How To Care For a Friend Pursuing In Vitro Fertilization
On Wednesday, Christy posted about secondary infertility. It was a deeply personal topic for her and one that greatly encouraged others. I was encouraged by Christy’s gentle reminders of what to say (and what not to say) if I ever find myself conversing with a friend in that position. Thank you, Christy (and dear readers)!
Ironically, Wednesday was also the day that one of my friends began the in vitro fertilization process for the first time. I will call this friend Allison. Naturally, my heart thought of Allison and her husband as I read Christy’s words. Infertility has long been their battle, and IVF is a huge step for them.
One thing I love about my friendship with Allison is that we are completely different from one another. She’s an introvert; I am not. She is an engineer; I most definitely am not. She is hard to get to know; I am not. She doesn’t like “The Office” (and oh, how I do). You get the idea. I think it is from sheer perseverance on both our parts that we have become close at all.
It was nearly a year into our friendship when she revealed to me the depth of her sadness about wanting to become a mother. I had always wondered why this fantastic couple didn’t have children, but I didn’t want to pry. The day Allison started to open up to me, I felt that she was handing me a fragile part of her heart, and I needed to care for it responsibly. I can recall few times when I have been so cautious with my words.
Allison and her husband talk with others about their infertility issues as little as possible. They don’t like being asked, on a regular basis, about “how things are going” or “pregnant yet?” They know their friends and family have the best of intentions, but the constant questioning irritates and saddens them. They have even refrained from telling certain family members about the IVF process, as a measure of emotional protection for themselves. Not only do they dislike having to give detailed updates on a regular basis, they feel they are disappointing others when nothing changes. They are so consumed with their own worry, the idea of letting too many others in on it would put even more on their shoulders.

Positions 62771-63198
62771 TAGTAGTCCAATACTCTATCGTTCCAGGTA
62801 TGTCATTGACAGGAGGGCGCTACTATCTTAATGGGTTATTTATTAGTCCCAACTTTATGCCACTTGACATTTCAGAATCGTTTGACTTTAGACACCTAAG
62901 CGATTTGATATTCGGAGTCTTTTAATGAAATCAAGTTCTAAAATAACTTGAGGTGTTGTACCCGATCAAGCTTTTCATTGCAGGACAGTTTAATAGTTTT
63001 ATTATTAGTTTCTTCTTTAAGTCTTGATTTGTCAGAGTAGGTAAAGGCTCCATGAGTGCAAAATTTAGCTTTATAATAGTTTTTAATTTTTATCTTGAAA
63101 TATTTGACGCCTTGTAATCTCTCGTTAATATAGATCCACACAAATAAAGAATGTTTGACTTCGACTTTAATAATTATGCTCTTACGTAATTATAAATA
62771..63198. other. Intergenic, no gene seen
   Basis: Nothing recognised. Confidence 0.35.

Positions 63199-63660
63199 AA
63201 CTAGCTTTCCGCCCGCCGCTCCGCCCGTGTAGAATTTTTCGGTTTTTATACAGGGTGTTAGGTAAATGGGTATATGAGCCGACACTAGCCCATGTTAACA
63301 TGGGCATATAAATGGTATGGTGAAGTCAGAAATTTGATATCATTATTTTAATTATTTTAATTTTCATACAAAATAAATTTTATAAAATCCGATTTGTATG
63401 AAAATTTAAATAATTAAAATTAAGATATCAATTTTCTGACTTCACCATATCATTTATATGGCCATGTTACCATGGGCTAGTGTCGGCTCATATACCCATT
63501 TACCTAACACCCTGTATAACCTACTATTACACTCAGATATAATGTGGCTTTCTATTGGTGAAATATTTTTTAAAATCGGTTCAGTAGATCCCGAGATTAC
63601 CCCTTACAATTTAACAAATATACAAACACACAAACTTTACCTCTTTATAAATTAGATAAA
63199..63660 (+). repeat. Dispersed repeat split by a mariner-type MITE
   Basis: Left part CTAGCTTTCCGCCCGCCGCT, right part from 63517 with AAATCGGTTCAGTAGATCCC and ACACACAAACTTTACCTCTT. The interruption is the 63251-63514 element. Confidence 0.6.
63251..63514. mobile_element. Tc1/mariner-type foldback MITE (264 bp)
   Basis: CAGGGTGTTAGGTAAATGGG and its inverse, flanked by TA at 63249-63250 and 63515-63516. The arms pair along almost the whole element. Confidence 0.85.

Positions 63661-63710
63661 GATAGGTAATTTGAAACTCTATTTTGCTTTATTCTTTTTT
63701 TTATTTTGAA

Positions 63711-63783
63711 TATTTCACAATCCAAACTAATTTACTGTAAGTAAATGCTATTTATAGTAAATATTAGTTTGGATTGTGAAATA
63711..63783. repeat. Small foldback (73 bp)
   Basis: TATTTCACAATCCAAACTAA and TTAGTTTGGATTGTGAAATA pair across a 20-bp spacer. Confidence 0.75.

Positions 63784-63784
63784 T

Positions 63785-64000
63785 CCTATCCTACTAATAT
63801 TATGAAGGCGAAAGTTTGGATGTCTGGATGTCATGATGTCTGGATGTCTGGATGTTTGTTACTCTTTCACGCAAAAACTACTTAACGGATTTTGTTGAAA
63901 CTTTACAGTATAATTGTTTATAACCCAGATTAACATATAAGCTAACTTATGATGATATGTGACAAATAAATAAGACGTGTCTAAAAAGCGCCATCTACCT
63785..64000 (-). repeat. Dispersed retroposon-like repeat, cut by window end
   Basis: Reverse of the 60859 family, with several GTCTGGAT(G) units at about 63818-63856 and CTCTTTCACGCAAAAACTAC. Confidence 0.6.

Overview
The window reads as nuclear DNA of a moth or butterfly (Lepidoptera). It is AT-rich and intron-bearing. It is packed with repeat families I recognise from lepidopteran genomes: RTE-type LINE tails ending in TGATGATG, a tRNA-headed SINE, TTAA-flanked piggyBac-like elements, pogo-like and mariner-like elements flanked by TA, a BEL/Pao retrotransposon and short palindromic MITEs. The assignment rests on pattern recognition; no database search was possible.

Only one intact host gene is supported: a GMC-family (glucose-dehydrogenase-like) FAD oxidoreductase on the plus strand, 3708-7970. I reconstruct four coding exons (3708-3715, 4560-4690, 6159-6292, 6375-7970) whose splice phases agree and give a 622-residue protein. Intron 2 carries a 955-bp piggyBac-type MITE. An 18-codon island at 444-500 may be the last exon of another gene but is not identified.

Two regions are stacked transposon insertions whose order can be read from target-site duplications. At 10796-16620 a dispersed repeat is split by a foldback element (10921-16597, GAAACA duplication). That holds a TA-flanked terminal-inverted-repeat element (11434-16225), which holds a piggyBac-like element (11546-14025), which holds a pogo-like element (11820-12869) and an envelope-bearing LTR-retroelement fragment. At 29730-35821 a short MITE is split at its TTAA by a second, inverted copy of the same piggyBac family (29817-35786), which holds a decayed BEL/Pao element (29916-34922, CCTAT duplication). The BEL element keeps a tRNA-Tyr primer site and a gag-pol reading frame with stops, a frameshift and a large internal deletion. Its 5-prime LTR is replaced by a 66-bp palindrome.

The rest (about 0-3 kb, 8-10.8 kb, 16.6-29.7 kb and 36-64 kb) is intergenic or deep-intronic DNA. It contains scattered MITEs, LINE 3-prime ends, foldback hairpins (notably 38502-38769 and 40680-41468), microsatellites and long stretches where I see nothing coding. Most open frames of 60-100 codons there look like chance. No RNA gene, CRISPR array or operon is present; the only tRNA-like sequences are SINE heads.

Over the past several months, I have learned from Allison that she desires prayer and concern from others, but she doesn’t want conversations to revolve solely around her infertility. She desires her friends to check in occasionally. To ask first if it’s something she is up to talking about. To give hugs generously and to use words sparingly.
These are lessons I think a lot of us well-meaning mothers could use. I hope Allison’s story will give you strength to support someone you love in a similar situation.
Have you ever been on either side of this process, either as the friend or the woman pursuing IVF? What were the challenges you faced in relating to the other? Is there a right thing to say?
photo courtesy greekadman